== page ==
Sewing Fundamentals: The Machine

About a year or two after I finished college. I was given a 1960's-70's era second-hand sewing machine that looked like it had never been used. I learned to sew and it changed my life. For the next 20 years I sewed on my trusty White 1099. She was awesome. Every part was metal and every stitch was right.

Not my White...but mine was just like this.
Two years ago my husband bought me my first brand-new sewing machine. Smooth and fancy compared to the old White and she was soon donated to charity. But I still think about her all the time, wondering where she ended up. Hope whoever bought her felt her magic and falls in love with sewing the way I did.

Every serious sewist I know either loves or hates their machine. I was lucky to have fallen in love right at the start. I have not "loved" quite like that since....but things with my Bernina look REALLY, REALLY promising. My new machine has been a very patient companion so far.

When you are first starting out, simple is better. I think that's why my vintage sewing machine with very few bells and whistles was perfect for me. So when shopping for your first machine, keep it simple. You can always upgrade later. Stick with good brands, maybe even try a reconditioned older machine like I had. Like I've said before, it's amazing how many things I was able to make on that old machine with the thimbleful of knowledge I had.

The first thing I am going to tell you is to READ YOUR MANUAL. Cover to cover. Even if you don't understand it all. Just read it. You will refer back to this booklet over and over again. Give yourself some base knowledge before you start trying to thread it. Sewing machines can be frustrating, so knowledge is power. What I am explaining in this series is for the new learner so I am trying not to make it needlessly complicated.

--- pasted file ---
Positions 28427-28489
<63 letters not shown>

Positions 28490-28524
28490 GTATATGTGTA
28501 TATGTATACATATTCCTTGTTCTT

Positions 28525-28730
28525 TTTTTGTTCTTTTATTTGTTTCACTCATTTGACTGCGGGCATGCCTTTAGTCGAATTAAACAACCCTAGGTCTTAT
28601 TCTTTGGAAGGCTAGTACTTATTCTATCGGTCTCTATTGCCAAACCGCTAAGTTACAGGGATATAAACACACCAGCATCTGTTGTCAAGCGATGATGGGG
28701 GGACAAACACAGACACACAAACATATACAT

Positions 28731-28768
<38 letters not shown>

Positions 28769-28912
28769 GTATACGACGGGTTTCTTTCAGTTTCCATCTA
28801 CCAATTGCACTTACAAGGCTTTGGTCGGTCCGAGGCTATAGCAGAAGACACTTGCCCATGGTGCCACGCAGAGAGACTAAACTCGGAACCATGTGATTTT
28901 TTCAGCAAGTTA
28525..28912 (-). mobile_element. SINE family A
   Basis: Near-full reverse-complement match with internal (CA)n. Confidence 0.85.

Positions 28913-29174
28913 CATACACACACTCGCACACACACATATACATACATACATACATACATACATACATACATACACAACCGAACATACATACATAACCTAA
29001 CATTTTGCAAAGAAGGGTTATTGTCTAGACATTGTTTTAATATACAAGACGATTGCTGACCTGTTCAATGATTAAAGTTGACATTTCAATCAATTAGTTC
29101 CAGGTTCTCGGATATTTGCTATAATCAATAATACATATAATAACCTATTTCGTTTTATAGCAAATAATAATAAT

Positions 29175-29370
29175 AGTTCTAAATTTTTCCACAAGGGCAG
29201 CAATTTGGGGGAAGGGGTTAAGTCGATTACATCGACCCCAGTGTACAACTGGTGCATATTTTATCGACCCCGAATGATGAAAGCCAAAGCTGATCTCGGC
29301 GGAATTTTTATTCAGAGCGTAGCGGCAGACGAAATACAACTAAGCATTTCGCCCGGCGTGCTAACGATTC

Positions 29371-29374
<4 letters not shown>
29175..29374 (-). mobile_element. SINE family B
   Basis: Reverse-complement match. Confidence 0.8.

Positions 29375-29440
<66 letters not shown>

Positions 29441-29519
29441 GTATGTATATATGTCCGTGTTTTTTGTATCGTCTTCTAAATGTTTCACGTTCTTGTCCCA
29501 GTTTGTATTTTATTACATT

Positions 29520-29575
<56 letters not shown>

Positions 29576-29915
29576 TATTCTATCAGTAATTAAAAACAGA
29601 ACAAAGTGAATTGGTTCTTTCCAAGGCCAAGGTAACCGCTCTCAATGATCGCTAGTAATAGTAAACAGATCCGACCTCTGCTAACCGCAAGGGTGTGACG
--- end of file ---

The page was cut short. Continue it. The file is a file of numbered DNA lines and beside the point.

You too can keep the home fires burning.
Let's get into the mechanics of the machine for a minute. There is a wonderful animated graphic here (created by Swiss Miss) that illustrates how the top thread and the bottom thread create the lockstitch. The top thread is fed by a spool positioned at the top of your machine. This is where you run your thread through the mechanisms (where your manual tells you) winding up at the eye of the needle. The bobbin feeds the lower thread.You fill the bobbin (using your machine's winder function) and pop it in it's place beneath the needle, threading it where your manual directs. All machines have a bobbin, and they all thread a little differently so you really need to make your manual your best friend. Here is a nice video detailing the basics of threading, all machines are different but similar enough to help you get the gist:



Learn a little something about the mechanics and threading today...and then next time we can move on to feet and needles!

–Cassandra


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